Ben Ali's administration distributed brochures to all attendees of the United Nations' World Summit on the Information Society (WSIS) here this week stressing that press freedom is respected. An official government history says "Ben Ali made Tunisia a pioneer country in the protection of human rights."
That hasn't exactly happened. French journalist Christophe Boltanski, who had arrived early to write about Ben Ali's civil-liberties record, was stabbed in an assault by four men and not aided by nearby police. On Thursday, Tunisian police barred the head of Reporters Without Borders from exiting the plane to attend WSIS.
Political and sex-themed Web sites continue to be blocked. Yezzi.org
Q: You've followed this situation closely. Would you call President Ben Ali a "predator
of press freedom?"
O'Siochru: I've worked in Turkmenistan. If you want to see the worst press predators, go there. Tunisia isn't even the worst Arab country. But there is no question that the human rights situation here is very bad. It became worse in the time leading up to the summit. We had hoped that the country would have made a serious effort in advance.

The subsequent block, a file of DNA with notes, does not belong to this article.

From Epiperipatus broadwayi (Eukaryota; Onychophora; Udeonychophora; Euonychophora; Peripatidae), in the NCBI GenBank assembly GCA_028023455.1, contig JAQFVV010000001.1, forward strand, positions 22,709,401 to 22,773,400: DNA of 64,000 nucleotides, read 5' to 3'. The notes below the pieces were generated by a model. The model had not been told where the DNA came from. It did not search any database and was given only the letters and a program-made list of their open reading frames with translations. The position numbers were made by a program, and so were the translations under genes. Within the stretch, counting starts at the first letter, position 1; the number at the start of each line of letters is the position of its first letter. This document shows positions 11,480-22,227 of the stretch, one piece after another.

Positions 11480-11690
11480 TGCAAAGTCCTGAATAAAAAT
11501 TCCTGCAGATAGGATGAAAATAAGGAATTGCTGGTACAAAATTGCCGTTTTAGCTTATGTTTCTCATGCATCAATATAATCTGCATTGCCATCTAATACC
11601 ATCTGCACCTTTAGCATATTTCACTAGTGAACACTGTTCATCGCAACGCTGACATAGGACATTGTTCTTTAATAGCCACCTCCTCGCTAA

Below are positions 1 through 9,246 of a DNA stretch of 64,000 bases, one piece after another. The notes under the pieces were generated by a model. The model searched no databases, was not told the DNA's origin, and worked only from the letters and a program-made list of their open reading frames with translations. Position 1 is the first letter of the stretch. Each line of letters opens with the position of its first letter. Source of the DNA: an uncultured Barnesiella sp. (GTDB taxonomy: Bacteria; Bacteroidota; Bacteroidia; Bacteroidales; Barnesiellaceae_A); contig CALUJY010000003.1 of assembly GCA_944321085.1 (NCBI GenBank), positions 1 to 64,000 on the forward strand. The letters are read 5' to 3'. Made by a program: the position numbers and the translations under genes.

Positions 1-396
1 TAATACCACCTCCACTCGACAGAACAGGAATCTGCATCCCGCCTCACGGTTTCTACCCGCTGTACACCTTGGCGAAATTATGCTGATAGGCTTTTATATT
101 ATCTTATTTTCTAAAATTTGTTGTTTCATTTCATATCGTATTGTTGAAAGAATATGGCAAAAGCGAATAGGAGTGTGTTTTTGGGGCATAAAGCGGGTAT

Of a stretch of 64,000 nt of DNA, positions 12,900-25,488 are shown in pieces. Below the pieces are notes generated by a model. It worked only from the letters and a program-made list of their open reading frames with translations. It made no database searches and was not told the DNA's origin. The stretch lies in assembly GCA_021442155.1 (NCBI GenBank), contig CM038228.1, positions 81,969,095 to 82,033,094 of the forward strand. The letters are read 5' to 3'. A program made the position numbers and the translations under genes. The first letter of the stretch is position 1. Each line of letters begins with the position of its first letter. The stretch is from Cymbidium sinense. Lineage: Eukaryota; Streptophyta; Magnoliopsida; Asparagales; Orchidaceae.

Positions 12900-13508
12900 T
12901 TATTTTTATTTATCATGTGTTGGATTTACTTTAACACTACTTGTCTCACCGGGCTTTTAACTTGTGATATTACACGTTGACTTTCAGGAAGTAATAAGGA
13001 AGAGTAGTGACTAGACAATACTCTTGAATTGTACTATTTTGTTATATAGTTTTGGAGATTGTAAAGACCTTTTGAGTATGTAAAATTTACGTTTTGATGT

How has the WSIS summit addressed online civil liberties?
O'Siochru: We would have hoped that a world summit on the information society would underline and strengthen those human rights that specially relate to the dissemination of information. We have not found--in fact you will find no instance of where the existing human rights that relate to the Internet have been strengthened thanks to WSIS. At least they haven't been weakened.
One would have hoped that you could bring United Nations' Universal Declaration of Human Rights into the Information Age. Freedom of information applies to the Internet. Access to information applies.
So you were trying to get the WSIS delegates to mention that the Declaration applies to the Internet, and you couldn't?
O'Siochru: There was opposition to reaffirming it. The human rights language that was included in the declaration has not been translated into the "action plan" that has been emerging. That would ensure that in cyberspace, human rights are (included in the declaration).
Zimbabwe President Robert Mugabe yesterday told delegates, to much applause, that there was too much free speech on the Internet. Is this symptomatic of the WSIS summit?
I don't think it translated on the practical level. This is only fluff. It's rhetoric. It's to be expected. That wasn't followed up with specific action.
What's the mood been like here for civil liberties groups?
O'Siochru: There have been incidents inside and outside (WSIS). Probably the most important thing